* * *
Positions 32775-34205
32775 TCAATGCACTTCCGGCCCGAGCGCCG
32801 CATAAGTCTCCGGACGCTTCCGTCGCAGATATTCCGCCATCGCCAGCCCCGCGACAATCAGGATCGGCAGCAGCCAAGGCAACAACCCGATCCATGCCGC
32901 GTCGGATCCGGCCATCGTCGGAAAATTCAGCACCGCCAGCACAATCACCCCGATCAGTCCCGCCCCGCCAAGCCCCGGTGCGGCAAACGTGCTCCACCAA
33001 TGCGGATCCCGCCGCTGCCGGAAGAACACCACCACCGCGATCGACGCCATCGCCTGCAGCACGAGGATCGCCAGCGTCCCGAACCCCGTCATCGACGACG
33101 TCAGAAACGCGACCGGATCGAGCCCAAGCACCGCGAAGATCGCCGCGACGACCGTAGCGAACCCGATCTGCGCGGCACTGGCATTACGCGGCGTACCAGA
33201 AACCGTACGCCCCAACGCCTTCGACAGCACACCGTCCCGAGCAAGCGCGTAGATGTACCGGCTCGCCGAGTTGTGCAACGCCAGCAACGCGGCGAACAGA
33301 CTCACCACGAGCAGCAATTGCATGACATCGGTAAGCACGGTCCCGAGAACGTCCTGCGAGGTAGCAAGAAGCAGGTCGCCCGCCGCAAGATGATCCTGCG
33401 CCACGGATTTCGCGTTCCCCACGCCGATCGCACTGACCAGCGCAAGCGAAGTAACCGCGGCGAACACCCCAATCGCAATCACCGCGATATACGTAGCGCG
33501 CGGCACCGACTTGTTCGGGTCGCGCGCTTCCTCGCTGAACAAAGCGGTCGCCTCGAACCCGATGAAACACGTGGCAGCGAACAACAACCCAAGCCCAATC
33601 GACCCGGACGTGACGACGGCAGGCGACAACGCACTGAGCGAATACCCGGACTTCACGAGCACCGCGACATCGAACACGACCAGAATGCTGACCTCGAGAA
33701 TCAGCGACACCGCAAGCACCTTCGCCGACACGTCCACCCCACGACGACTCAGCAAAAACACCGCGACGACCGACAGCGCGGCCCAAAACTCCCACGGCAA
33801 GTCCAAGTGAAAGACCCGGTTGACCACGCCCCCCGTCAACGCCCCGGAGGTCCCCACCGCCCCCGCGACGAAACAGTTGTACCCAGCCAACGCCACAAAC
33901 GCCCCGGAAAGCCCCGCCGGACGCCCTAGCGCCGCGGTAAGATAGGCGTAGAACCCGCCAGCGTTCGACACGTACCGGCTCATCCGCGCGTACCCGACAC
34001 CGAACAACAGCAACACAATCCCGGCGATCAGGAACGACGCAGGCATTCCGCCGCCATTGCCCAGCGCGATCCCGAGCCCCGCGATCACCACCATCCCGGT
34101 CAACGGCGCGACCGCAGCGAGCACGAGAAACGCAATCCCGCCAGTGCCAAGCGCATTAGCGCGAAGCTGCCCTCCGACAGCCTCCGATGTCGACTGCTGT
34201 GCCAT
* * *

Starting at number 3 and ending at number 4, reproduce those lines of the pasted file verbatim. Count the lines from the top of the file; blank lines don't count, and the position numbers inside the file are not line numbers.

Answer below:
32801 CATAAGTCTCCGGACGCTTCCGTCGCAGATATTCCGCCATCGCCAGCCCCGCGACAATCAGGATCGGCAGCAGCCAAGGCAACAACCCGATCCATGCCGC
32901 GTCGGATCCGGCCATCGTCGGAAAATTCAGCACCGCCAGCACAATCACCCCGATCAGTCCCGCCCCGCCAAGCCCCGGTGCGGCAAACGTGCTCCACCAA